Friday, February 26, 2010

Piggy Wiggy

Two of the piggies left the farm yesterday to be prepared for my freezer. Wait. Three piggies left the farm. Hopefully, one will come back. We think the sow is pregnant and we really don't want to butcher her. We are keeping the Boar as well. I'm a little nervous to find out how it goes down today.

Loading pigs is not as easy as it would seem. I have always heard that when the time comes, they know. After yesterday, I agree.

The two that we did not want to load kept coming to us but the two we did want kept running to the corner. With a lot of food and many entertaining antics, we were able to get them loaded. So, after three pigs finally went up into the trailer, we closed the doors and called it a day. If we tried to get the extra one out, the others would surely follow and we would have to start all over again.

A friend came to load up the pigs and take them to the processor. Lee is off vacationing for a week, er..I mean getting laser eye surgery, so it was up to his friend and I to deal with the pigs. This same friend came to my rescue a few days ago when the pigs escaped their pen. I was able to get all but one back in. I tried for over an hour and was just about ready to put my 9mm to use when he showed up. It took a while but we got the little convict back in the pen.

It is a little sad to see them go. Raising them has been a really neat experience. I have learned a lot from them. Pigs are smart and funny and cute in an ugly kind of way. Hopefully, we will have a bunch of piglets running around in about 4 months. That is IF the sow comes back. I am sitting on pins and needles.

Tuesday, February 23, 2010


It seems like I have been doing a lot of cramming lately. Cramming home school, cramming farm work, marathon training, and fun. That is not necessarily a bad thing. We have been getting a lot accomplished and that feels very good. Now, I have to do a lot of cramming in my blog update because I have been neglecting it.

We actually got 4 inches of snow here in lower Alabama. It lasted for a full day. The kids really enjoyed playing in the snow, making snow men and snow angels. Except for Brandon. He had surgery to get his adenoids taken out the day it snowed and he could not enjoy it. He did enjoy 2 gallons of ice cream, however.

The snow left as fast as it came and spring is trying to creep in. My fruit trees are budding out,
welcoming spring and begging it to stay. This is one of my peach trees. I just love the flowers.

My tulips and daffodils are poking up through the ground. I have been planting pansies and dusty millers. Dusty miller has done remarkably well here. I planted some last spring and they lasted through summer and winter and are still doing well.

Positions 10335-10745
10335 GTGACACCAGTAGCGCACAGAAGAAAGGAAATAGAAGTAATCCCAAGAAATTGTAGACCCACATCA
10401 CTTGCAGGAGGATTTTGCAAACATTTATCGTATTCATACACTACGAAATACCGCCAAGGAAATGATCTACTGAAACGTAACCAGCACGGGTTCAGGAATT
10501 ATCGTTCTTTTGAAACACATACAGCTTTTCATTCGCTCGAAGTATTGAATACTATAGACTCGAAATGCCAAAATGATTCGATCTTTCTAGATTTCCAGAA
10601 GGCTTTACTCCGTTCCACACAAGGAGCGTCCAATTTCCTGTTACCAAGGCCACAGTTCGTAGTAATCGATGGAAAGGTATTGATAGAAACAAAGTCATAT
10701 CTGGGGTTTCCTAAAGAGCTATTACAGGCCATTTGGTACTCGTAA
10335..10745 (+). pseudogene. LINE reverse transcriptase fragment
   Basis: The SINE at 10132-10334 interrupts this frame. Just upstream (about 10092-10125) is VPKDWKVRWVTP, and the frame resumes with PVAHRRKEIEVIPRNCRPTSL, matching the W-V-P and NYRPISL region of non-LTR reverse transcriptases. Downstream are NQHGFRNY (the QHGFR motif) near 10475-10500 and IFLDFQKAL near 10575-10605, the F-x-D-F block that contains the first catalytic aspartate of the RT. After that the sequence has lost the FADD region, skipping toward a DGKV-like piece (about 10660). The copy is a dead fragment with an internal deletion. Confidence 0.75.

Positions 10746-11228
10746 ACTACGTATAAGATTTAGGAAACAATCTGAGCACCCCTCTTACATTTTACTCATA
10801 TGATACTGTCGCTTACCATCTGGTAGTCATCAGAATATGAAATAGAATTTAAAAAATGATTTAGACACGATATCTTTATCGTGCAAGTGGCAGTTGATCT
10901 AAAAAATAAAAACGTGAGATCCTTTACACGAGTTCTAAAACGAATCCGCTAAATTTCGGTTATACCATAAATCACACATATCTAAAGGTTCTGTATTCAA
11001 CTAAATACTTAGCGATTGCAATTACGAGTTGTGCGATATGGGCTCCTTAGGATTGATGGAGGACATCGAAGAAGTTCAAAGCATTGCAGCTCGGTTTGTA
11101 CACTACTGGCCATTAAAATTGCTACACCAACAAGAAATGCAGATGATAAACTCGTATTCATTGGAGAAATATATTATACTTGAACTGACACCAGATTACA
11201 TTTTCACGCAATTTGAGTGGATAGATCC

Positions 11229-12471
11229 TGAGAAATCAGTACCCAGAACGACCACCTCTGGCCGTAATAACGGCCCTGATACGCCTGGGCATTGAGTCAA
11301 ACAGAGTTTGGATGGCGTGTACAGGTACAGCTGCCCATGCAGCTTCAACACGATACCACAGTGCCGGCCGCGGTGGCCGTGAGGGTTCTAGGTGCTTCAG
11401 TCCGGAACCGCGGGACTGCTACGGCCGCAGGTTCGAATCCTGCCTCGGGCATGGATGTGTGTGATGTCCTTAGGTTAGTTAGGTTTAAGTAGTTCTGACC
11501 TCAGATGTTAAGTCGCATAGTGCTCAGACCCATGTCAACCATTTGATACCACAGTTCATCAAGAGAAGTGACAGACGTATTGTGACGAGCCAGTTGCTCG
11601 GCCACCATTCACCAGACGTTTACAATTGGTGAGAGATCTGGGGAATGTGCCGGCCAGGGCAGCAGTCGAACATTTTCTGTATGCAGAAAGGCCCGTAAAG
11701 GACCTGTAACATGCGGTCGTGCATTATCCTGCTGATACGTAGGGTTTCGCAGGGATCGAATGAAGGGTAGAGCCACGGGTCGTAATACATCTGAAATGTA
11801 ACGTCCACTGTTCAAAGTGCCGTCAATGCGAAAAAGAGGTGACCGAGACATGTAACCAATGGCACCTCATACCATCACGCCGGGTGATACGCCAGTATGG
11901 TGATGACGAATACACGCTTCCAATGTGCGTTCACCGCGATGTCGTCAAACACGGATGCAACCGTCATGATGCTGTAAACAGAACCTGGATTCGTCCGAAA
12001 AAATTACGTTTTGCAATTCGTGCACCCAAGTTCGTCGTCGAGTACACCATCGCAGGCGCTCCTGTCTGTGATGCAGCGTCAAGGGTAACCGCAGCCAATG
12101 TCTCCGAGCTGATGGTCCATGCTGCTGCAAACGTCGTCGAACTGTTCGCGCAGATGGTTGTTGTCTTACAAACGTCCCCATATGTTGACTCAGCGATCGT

I have put in two strawberry beds like this one. As the plants spread out and get bigger, I will make more beds and transplant the overgrowth. These beds are in the orchard, by the path I am putting in. I have a tree guy coming over tomorrow to give me an estimate on stump removal. I could not be happier. It is like Christmas for me. I have been waiting so long to get these ugly stumps out of here. The property is really starting to look better and that makes me happy. Our hard work is starting to pay off.

We had a chance to get out as a family. We found a nice trail not too far away and spent the day hiking. It was so nice to get out in the sunshine and take a day off.

Elllie (the white goat) had a miscarriage. I guess Butter did have a chance to breed her before he died. Sadly, she could not carry the baby to term. May (the grey goat) should have been bred as well. I have seen some subtle signs that she may be pregnant. I am really hoping she is. If so, she will kidd in a few months.

Lee built this chicken coop inside the barn for me. I would say "we" built it but all I did was hand him things. He used material left over from when the barn was built. It matches the barn nicely. He did a wonderful job. This is the side view.

Here is the front view. He made built-in nesting boxes with access from the outside of the coop. He put in a large window and a nice walk-in door.

Here is the view from inside the coop. One of the Americana hens is laying a turquoise egg. They are so pretty! I have another Americana that is laying pink eggs that are speckled with brown. These are my favorite chickens! Just don't tell the divas that.

He also put in this multi-level roost......

And a door to the outside. They are happy hens and I'm a happy wife. My husband is so good to me.

Tuesday, February 9, 2010

The egg bowl runneth over

The chickens started laying again about a month ago. They only took about 6 weeks off for winter. I was surprised how quickly they started laying again.

After all the drama and cannibalism in the barn was over, I started finding eggs everywhere. The divas are giving about 6-7 eggs a day. There are still several that will start laying for the first time in the spring. Things are very eggciting around here. Sorry, it's a rainy Tuesday. That's the best joke I can come up with on a gloomy day.

One of my Americana hens started laying yesterday. I was so happy to see a beautiful green egg waiting for me in the nesting box. Lee told me it was not ripe yet and to put it back in for a while. ; ) Finding the egg made my whole day, which is good because I was having a pretty cruddy morning.

It has been so rewarding to raise these chickens from fluffy, soft, yellow, chirping balls to hens that are providing food for our family. I don't think I would have appreciated them nearly as much as if I bought them full-grown and laying.

It has been a lot of hard work, drama, and some heartbreak raising them the past year. It was worth it though. I am one step closer to earning my farmer membership card.